It’s okay to have a low sketch tolerance
SARAH BREWINGTON | NEWS EDITOR | THE USD VISTA
Discomfort jolted the hairs on the nape of my neck awake. While he grew comfortable for the evening, I grew agitated. Settling in my stomach, discomfort and I trudged along an empty street in Austin, Texas. With each obedient stride, we followed five friends into the dark. Away from city lights, the shadows of strangers dwindled as we strayed from the path.
The six of us took a detour before returning to the traffic of night-life and the promise of setting alarm clocks. Down some vacant streets we sauntered, in search of the infamous graffiti wall. With each turn, around each corner, I saw no more than three people. After following the GPS into the greater depths of darkness, we needed to make one more turn.
Behind a building, next to a dimly lit street, sat the graffiti wall. Just as I grew more anxious someone jokingly said, “Is this where we die?”
But despite the tighter grip that discomfort held on my stomach, I followed.
Pause. At this moment, I am sure others would have been teeming with excitement. A dark street, past 10 at night, in a new city, might be enough to get the blood flowing.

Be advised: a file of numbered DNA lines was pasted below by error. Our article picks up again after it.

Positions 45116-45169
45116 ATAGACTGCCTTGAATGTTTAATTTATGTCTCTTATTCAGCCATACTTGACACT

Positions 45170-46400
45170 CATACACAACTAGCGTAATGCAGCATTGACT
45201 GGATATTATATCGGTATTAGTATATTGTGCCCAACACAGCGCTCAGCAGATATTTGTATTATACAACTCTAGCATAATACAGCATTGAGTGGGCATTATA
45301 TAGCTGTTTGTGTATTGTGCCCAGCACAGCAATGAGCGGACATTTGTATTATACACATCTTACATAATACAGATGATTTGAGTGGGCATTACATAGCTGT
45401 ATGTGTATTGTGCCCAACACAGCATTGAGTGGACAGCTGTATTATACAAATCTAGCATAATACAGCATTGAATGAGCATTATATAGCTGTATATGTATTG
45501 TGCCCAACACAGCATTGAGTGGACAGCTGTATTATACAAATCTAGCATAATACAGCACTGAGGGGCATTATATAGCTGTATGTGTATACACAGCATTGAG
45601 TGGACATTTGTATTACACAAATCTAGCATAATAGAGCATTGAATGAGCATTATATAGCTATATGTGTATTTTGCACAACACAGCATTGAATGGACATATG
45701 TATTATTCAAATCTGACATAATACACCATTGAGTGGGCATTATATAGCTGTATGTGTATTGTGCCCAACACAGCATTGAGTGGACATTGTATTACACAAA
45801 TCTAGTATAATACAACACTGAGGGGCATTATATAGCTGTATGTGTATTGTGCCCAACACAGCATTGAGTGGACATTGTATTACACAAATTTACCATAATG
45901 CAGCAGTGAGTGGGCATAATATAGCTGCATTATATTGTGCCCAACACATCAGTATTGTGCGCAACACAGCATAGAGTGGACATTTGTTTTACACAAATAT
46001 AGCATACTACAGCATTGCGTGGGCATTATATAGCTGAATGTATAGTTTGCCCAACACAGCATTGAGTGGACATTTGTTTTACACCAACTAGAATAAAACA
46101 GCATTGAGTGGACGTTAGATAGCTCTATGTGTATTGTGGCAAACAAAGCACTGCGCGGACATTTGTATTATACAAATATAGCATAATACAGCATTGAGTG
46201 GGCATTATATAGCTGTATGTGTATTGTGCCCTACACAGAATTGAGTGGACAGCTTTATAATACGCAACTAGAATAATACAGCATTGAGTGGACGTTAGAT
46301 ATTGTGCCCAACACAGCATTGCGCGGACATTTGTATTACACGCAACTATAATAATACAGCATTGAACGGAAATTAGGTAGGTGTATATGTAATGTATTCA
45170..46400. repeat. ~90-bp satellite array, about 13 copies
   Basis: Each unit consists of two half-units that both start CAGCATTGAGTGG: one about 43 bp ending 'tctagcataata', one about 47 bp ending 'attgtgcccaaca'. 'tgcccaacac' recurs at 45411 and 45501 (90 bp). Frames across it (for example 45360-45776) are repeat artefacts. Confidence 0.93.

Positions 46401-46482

However, I felt unsure of my inhibitions. The feeling in my stomach told me to be cautious.
For some this is exciting. But the phrase, “this is not my scene,” was invented by someone who felt the exact way I felt: insecure. For me there was no exhilaration, no adrenaline. There were none of those traits that people feel when they balance on the edge. Because for me, balancing on the edge of security and uncertainty, felt more like I was preventing myself from drowning rather than flying.
Play. We approached this graffiti wall, shrouded in uncertainty. I swiveled my head from side to side staying alert for any other sign of human activity. A distant group of people climbed into their truck and drove away. After a picture, we remedied the grasp that discomfort held, and we left.
We all have different vehicles that make our blood boil with the perfect concoction of danger and excitement. I have yet to find the perfect recipe for such a mixture. But I am not looking for that thrill right now. We all have different tolerances of what we will do and what we won’t. And while mine may be different than others, I am perfectly happy with that. It is okay to have caution. While you may not always need it, you never want to be caught without it.